What, How, and Why is a Passive House?
Updated: Aug 31, 2022
What exactly is a Passive House?
Passive House is a strict, high-performance building standard that drastically minimizes a structure's energy requirements. Passive House structures consistently achieve energy savings of 80-90 percent as compared to buildings constructed to fulfill current minimal building and energy code standards. In contrast to passive solar design alone or other green building certification programs such as LEED, the Passive House building technique is a holistic strategy that ensures thermal comfort, good indoor air quality, and verifiable energy efficiency.
Passive is not only a residential House
Passive House design may be applied to any structure, large or little, new or old. Although single-family houses account for the vast majority of Certified Passive House projects in the United States, the building science concepts behind the Passive House standard apply as well to offices and factories, schools and libraries, hotels and apartment complexes. It is difficult, but not impossible, to renovate an existing structure to Passive House standards. However, whether or not they are Certified Passive House Renovations, thorough energy retrofits that incorporate Passive House techniques yield significant energy savings and comfort advantages.
How it works
Passive House is a strict, high-performance construction standard that drastically minimizes a structure's energy requirements. When compared to buildings constructed to fulfill current minimal construction and energy code standards, Passive House designs consistently achieve energy savings of 80-90 percent. Unlike passive solar design alone or other green building certification programs like LEED, the Passive House building technique is a holistic approach to ensuring thermal comfort, good indoor air quality, and verifiable energy efficiency.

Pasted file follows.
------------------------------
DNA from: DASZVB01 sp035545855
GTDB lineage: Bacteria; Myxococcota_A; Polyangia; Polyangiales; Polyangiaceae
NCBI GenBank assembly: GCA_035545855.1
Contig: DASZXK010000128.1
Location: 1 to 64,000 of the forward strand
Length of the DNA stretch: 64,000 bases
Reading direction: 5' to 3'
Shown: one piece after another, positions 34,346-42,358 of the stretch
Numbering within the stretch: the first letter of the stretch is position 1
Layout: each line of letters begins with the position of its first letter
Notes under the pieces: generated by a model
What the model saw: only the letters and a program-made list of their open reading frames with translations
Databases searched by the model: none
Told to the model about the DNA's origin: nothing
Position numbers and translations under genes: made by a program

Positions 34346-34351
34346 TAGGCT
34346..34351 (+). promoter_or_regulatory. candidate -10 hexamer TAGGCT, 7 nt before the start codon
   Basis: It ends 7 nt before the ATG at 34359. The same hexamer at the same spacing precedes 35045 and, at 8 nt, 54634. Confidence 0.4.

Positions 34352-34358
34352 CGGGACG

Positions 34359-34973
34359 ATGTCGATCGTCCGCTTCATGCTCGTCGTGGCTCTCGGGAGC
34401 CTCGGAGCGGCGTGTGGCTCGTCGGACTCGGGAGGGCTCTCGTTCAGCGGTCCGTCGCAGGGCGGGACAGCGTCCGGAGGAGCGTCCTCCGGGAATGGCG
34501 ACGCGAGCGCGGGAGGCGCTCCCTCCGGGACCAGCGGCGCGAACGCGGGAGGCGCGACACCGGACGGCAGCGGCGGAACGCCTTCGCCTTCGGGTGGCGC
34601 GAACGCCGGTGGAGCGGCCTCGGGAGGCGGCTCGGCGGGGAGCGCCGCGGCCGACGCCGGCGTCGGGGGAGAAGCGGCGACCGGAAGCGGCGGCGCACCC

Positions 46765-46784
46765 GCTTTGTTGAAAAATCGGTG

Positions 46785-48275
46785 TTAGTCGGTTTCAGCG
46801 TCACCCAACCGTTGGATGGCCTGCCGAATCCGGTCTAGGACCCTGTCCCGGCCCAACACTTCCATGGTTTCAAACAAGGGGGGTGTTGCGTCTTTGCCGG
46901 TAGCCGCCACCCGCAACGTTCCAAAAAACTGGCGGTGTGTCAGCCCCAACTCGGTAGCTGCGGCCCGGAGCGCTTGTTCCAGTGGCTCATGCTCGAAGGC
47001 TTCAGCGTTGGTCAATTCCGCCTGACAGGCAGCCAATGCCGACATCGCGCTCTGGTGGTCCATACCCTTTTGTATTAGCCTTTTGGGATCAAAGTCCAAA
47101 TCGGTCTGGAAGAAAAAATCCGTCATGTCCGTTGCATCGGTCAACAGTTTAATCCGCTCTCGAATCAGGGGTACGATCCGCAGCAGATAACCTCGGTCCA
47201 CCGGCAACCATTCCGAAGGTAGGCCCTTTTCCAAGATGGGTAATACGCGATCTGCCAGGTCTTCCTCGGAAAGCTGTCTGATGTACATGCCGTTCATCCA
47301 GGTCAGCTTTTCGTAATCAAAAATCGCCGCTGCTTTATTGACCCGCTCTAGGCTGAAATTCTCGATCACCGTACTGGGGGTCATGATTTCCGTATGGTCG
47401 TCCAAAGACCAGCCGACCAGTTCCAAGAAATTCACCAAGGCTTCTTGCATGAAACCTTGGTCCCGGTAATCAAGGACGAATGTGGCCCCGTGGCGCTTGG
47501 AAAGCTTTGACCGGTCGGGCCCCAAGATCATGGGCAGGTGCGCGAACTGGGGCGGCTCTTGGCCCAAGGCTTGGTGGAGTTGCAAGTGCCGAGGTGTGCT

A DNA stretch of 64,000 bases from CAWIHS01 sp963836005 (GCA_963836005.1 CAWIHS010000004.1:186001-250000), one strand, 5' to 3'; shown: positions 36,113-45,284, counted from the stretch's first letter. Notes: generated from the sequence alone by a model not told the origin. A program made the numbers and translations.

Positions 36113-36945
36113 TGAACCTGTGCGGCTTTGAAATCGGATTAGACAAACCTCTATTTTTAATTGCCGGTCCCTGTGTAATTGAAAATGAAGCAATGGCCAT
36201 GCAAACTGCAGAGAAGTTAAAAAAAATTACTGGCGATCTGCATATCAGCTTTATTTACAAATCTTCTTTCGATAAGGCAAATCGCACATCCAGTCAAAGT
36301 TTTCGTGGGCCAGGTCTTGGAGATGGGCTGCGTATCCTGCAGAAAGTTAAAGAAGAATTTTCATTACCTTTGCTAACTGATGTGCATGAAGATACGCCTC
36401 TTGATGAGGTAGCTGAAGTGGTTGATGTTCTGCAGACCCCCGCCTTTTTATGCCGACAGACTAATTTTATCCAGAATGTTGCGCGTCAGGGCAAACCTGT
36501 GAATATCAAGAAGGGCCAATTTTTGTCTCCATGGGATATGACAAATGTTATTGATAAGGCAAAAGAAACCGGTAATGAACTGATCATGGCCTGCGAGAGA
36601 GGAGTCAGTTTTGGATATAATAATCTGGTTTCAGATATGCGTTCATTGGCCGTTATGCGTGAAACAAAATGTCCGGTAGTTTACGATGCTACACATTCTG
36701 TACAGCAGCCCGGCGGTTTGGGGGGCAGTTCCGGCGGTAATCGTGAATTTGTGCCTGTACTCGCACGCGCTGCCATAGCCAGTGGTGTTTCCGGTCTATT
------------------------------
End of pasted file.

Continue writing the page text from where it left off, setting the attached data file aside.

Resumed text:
Why choose a Passive House?
Since 1880, when global temperature data collection began, the Earth has warmed by around 2 degrees Fahrenheit. Two degrees may not seem like much, but it is enough to begin melting much of the world's land ice and accelerate oceanic rise. We are already experiencing and feeling the consequences of climate change, whether we recognize it or not, and if carbon emissions continue unabated, experts believe these effects will become severe over the next 30 years.
Buildings, like automobiles and trucks, are important carbon emitters. Because the technology to transition to low and zero-carbon buildings already exists, widespread adoption of the Passive House construction standard would be one of the least expensive and most effective strategies to cut world carbon emissions by approximately 40%.
However, implementation of the Passive House building standard is not dependent on environmental awareness or the concerns of climate change. Even if you don't care about the future of our planet, Passive House structures have a number of appealing benefits for anybody who values having a good night's sleep, breathing healthy air, feeling warm in winter and cool in summer indoors, and spending less money on energy bills.